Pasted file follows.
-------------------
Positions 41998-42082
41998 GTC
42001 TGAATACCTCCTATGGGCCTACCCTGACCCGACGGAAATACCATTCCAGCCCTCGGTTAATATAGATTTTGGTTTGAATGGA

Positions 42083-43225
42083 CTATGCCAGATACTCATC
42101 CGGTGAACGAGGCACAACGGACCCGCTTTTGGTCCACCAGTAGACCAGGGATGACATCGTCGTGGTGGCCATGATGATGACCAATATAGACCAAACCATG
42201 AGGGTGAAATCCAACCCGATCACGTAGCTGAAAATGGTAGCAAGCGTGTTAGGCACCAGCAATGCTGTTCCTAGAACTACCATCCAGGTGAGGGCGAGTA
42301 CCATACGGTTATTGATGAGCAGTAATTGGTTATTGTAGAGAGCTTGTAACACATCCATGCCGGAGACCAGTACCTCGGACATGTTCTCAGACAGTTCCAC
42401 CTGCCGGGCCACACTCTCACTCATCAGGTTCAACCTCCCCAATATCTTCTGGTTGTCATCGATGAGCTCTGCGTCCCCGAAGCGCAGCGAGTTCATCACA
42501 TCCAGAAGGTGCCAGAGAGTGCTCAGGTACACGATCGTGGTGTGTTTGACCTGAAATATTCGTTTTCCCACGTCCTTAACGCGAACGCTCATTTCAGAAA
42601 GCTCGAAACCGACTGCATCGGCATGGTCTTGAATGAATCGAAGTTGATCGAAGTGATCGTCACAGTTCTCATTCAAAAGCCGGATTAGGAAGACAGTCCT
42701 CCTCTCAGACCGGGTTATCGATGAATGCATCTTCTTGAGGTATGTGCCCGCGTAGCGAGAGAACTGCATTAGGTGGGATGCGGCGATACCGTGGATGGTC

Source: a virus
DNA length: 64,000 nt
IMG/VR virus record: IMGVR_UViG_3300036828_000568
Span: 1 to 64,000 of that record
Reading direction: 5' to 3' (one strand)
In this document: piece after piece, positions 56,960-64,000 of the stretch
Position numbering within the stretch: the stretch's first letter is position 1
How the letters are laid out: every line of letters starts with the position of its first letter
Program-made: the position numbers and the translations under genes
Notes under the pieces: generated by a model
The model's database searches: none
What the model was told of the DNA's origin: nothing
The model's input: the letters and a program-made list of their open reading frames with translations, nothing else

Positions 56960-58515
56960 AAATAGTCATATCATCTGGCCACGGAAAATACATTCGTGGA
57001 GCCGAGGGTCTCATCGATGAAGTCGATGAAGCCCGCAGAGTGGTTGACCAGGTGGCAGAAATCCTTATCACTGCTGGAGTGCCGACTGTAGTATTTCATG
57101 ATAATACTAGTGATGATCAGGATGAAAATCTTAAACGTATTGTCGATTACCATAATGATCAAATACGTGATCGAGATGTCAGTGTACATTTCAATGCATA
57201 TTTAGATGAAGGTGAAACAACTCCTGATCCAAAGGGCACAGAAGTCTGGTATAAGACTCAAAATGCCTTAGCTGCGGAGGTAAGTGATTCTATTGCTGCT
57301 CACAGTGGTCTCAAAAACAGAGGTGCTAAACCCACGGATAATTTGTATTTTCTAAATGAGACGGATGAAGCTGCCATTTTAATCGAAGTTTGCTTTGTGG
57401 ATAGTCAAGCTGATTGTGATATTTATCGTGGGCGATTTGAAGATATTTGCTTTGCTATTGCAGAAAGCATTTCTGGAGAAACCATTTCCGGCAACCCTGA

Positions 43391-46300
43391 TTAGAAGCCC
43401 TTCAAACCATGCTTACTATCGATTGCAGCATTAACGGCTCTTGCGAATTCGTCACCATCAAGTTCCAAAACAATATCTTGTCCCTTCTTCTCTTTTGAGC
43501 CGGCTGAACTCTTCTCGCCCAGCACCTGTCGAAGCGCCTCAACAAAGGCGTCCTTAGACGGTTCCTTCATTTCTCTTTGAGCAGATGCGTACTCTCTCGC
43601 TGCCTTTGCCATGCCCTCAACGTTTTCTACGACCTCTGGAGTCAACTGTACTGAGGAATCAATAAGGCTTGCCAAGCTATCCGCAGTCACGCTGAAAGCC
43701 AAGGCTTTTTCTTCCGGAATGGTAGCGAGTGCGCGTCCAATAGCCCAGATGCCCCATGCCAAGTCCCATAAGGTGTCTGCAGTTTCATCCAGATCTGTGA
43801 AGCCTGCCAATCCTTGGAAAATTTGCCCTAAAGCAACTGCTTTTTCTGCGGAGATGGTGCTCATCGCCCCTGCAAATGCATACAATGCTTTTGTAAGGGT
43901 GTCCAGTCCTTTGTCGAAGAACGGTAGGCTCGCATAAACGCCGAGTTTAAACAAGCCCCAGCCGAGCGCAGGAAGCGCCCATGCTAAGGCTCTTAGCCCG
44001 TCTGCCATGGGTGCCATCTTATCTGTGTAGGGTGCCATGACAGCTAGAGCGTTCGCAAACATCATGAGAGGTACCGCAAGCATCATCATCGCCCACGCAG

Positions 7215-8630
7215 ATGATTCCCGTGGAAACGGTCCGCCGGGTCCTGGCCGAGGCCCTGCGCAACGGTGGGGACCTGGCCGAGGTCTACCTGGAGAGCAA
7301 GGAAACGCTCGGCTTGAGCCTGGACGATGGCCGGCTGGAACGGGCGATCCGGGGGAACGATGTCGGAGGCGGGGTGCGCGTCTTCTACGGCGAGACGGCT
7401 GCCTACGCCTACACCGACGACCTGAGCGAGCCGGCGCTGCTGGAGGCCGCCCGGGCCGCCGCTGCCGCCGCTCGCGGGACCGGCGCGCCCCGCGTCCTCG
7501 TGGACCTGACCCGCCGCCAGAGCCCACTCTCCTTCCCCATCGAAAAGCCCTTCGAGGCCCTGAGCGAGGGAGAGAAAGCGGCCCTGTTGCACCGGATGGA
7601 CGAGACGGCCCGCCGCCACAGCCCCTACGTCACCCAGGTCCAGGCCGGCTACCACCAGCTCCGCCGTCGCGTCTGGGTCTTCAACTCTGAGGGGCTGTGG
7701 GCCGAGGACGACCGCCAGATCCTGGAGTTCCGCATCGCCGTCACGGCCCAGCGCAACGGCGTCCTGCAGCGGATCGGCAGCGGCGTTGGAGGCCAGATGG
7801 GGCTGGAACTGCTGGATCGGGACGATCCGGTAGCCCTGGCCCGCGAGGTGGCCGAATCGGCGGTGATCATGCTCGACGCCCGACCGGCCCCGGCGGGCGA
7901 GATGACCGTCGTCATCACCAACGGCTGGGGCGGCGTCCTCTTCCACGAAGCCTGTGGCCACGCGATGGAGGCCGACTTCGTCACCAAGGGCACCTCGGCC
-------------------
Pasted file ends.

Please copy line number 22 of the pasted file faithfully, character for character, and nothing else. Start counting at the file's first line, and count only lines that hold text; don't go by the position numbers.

Notes under the pieces: generated by a model